Several activists reported being dragged inside the Egyptian Museum at the square where army soldiers tormented them. Some were released immediately, while others were interrogated by the military prosecution on accusations of thuggery.
Journalist Rasha Azab was among the protesters arrested and allegedly tortured on March 9.
“I was in Tahrir Square when army soldiers started to hit me and slapped me on the face,” Azab told DNE. “When I said that I was a journalist, they hit me even more,” she added.
Azab said that she was taken to the museum where they tied her to a pillar for about five hours while soldiers continued to violently beat her.
Afterwards, she and five other journalists were taken to the military prosecutor who ordered their release.
“The army seems to be have turned against the revolution and its principles, acting [on behalf of] State Security,” Azab claimed.
Azab, with the help of a number of human rights lawyers, filed a complaint before the prosecutor general against the military.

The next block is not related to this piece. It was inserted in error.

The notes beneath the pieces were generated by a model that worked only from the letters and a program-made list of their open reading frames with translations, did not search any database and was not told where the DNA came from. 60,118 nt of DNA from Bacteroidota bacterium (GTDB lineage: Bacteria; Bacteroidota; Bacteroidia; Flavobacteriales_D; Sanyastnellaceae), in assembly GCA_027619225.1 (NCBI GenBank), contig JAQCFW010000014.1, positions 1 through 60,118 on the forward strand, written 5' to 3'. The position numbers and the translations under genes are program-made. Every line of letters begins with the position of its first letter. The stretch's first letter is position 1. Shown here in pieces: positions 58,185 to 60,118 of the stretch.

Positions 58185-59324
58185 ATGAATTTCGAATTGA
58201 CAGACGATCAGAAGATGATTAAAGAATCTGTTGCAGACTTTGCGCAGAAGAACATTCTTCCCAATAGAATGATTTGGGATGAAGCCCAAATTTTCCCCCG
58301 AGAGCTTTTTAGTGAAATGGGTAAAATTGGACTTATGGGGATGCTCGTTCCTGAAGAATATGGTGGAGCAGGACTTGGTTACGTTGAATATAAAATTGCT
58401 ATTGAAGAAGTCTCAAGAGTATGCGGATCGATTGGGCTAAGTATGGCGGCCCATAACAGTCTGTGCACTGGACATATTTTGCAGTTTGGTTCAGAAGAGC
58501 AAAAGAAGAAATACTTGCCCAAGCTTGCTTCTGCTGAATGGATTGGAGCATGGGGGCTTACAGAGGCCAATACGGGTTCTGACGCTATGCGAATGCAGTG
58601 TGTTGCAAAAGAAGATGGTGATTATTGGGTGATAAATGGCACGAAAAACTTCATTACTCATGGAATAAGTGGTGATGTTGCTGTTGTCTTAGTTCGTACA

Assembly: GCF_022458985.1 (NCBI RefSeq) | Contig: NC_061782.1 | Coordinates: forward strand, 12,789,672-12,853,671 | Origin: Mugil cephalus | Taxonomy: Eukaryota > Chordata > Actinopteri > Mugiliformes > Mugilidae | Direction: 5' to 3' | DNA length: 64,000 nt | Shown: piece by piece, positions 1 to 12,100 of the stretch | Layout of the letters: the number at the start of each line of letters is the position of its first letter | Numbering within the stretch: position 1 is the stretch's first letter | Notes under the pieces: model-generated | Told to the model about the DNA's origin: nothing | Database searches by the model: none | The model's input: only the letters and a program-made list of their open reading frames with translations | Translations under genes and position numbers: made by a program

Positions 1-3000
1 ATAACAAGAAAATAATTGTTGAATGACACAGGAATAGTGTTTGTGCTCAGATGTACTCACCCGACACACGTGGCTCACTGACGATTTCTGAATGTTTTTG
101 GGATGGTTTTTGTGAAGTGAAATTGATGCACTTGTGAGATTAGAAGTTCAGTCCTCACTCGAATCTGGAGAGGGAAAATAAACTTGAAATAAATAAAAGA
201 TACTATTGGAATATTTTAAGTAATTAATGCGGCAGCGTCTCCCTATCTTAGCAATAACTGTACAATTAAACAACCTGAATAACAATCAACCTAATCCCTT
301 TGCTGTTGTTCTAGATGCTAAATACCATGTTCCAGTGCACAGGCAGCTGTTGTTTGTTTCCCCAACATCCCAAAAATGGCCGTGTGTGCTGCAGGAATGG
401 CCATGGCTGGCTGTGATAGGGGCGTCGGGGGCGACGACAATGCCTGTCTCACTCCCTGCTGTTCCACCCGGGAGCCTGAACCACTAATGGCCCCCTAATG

Amnesty International condemned “the Egyptian army's heavy-handed actions to clear Cairo's Tahrir…of protesters, after soldiers beat demonstrators and made scores of arrests.”
According to witness testimonies gathered by Amnesty International, the army entered Tahrir Square on the afternoon of March 9 and violently dispersed a gathering of around 1,000 people, beating demonstrators, dismantling their tents and breaking up an informal medical clinic.
Journalists attempting to record events had the memory cards of their cameras wiped, the statement said.